by Cherie Gordon
Written to Celebrate The Off Key Reunion in 1994
(printed here with permission)
Sacramento’s lesbian bar history is rooted in West Sacramento since the Sacramento Police Department prevented any women’s bars being established on civilized ground. West Sacramento was known as Sin City. Jean’s Place was Sacramento’s first club where a predominant number of gay women gathered, mixed with some male customers. Some early Sacramentans claim the Log Cabin in Bryte was a lesbian bar, but there are others who dispute this “fact”. By the late 50’s the Log Cabin was exclusively a men’s bar. And later Jean’s Place is replaced by the Hide And Seek, owned by Pat Avila who was adamant in keeping the bar exclusively for men. The bartender at Jean’s Place was a man named Norman, but in the late 1960’s a traveling salesman, Jack Gaylord, stumbles into the bar on the arm of his girlfriend who is a good friend of one of the female patrons. Norman had been suffering from a prior truck accident and needed some relief from working the bar, so Jack volunteers to help out, hence, Jack Gaylord’s first introduction to bartending and being in a lesbian bar.
Jack’s sales company wanted to relocate him to Idaho, but instead he found more hours behind the bar. In 1967 Beverly Watts and a friend decided to open a women’s bar in West Sacramento on Soule street and recruited Jack to work for them, hence, the opening of the OFF KEY. According to Jack the bar never made much money as the bar lived by weekends alone. There were some setbacks: Bev and her friend split up as business partners: Bev was wrongly convicted of embezzling funds at a trucking company, where she worked as a bookkeeper, and spent 15 months in prison; thus the bar was given to Jack to run in Bev’s absence; shortly after Bev’s release she died after a heart operation.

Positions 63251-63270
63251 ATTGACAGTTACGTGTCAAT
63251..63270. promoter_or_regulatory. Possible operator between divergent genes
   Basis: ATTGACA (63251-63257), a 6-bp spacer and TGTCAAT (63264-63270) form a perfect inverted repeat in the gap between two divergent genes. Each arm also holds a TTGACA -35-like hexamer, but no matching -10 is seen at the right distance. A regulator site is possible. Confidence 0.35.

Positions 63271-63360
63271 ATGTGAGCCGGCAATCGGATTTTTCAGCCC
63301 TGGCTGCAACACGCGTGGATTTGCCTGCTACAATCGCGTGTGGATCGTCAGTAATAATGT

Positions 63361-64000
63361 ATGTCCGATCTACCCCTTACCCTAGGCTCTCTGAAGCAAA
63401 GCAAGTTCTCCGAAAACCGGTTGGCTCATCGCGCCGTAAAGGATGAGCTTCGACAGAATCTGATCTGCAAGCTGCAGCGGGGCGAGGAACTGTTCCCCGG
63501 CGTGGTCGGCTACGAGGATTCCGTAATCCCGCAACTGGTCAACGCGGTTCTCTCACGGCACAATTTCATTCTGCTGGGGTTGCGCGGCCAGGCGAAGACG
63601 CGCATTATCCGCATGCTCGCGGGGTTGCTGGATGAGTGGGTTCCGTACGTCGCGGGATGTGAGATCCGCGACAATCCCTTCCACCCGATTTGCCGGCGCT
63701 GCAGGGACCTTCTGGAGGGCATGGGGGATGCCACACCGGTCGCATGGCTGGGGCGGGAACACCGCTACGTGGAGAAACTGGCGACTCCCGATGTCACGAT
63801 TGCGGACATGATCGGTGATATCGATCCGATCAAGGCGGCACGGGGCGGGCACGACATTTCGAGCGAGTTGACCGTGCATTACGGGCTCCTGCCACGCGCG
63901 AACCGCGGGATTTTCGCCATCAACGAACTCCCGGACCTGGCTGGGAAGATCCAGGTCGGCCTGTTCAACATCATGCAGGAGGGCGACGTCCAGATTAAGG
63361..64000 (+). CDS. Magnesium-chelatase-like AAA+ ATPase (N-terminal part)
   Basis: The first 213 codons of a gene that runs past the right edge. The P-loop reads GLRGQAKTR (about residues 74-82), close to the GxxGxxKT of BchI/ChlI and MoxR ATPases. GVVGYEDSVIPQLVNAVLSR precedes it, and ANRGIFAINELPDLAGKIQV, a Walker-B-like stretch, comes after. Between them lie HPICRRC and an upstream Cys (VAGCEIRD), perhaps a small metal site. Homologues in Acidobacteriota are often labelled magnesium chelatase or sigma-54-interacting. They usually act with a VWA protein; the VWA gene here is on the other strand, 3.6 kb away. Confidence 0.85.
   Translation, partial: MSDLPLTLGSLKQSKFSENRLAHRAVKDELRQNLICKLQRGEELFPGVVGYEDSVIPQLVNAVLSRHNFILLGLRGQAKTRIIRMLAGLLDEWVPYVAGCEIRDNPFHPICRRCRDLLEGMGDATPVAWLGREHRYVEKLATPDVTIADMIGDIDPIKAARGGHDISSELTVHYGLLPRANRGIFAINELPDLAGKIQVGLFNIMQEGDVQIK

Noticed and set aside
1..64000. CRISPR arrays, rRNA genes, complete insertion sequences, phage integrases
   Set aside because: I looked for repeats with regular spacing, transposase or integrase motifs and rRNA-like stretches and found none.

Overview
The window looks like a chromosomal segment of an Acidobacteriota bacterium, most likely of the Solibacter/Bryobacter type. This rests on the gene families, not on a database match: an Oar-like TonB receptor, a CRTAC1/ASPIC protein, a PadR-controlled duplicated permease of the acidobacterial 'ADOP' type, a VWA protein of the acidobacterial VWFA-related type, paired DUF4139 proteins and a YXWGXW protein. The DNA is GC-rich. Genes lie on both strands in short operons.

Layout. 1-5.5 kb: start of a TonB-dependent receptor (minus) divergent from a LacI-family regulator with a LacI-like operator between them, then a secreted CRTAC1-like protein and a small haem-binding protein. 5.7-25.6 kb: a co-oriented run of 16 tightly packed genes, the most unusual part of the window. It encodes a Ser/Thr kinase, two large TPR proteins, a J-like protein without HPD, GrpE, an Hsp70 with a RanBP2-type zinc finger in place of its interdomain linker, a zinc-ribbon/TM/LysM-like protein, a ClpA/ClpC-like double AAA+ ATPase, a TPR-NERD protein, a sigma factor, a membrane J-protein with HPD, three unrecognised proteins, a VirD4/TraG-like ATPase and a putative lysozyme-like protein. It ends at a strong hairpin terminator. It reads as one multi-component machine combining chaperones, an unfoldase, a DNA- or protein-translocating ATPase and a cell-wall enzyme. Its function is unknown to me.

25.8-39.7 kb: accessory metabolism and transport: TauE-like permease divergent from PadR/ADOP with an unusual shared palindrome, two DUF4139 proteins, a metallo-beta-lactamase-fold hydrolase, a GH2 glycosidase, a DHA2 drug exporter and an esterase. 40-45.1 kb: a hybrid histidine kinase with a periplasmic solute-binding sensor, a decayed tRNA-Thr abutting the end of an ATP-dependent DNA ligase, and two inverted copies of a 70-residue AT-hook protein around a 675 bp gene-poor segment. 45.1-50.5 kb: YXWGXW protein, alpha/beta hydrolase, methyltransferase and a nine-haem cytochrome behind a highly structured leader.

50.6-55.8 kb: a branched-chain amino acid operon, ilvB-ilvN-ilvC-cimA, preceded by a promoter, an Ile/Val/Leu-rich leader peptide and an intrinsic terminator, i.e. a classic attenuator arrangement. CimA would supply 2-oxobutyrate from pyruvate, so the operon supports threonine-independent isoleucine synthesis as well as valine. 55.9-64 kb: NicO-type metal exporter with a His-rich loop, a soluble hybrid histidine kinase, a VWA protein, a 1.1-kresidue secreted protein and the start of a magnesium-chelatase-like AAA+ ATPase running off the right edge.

Through the 1970’s the bar was becoming more widely known by word of mouth and many college women were fast becoming patrons. There was never a sign on the building at 1040 Soule Street, but lesbians found it through fog and rain by a faint blue light.
During this time there were three major memorable trend setting groups who crowded into the dim lit building on a Saturday night: The Butches donning their slick black ducktails with their beauty parlor lipstick femmes on their arms; the young college feminists with their long straight hair hanging from their heads, armpits and legs, and the Bridge Club or Bubbleheads known for their stuck up personalities while their hairdos matched their names. Each group was insular and their paramours included only those found within their own circle, this was especially true of the bubbleheads who were quite infamous for their “daisy chain”.
In 1974 the lesbians made a huge migration to a new gay bar located on West Capitol the Hawaiian Hut- ma club with a hard liquor license and a slick dance floor. However the lesbians had no idea that the “not welcome” sign would be hanging out for them. In those days the sexes did not mix nor want to share their facilities, and the male management made it quite clear that women would be driven out.
By the time the women returned to the OFF KEY, Jack had been forced to sell, and the bar became a hangout for rednecks and bikers. Oh, there were a string of bars to follow, some were more decorative and stylish than the OFF KEY, but lest we forget the lesbian bar that served for many of us as our first stage to “come out”, drink beer, meet women, and get laid.
As for the players who once stomped across the stage- some are gone: Duke, Lu, Pat, and Simone, passed away; Larry finally got her sex change completed and now lives as a man, Frieda became the Reverend of MCC, and there were many more, too many to list, and Jack? Well, Jack is not dead! Jack is alive, well and once again behind the bar tonight.
As we share memorable stories about the good old days, lets also raise our glasses high and make a toast: To Duke, to Jack, to Us and to the good old OFF KEY.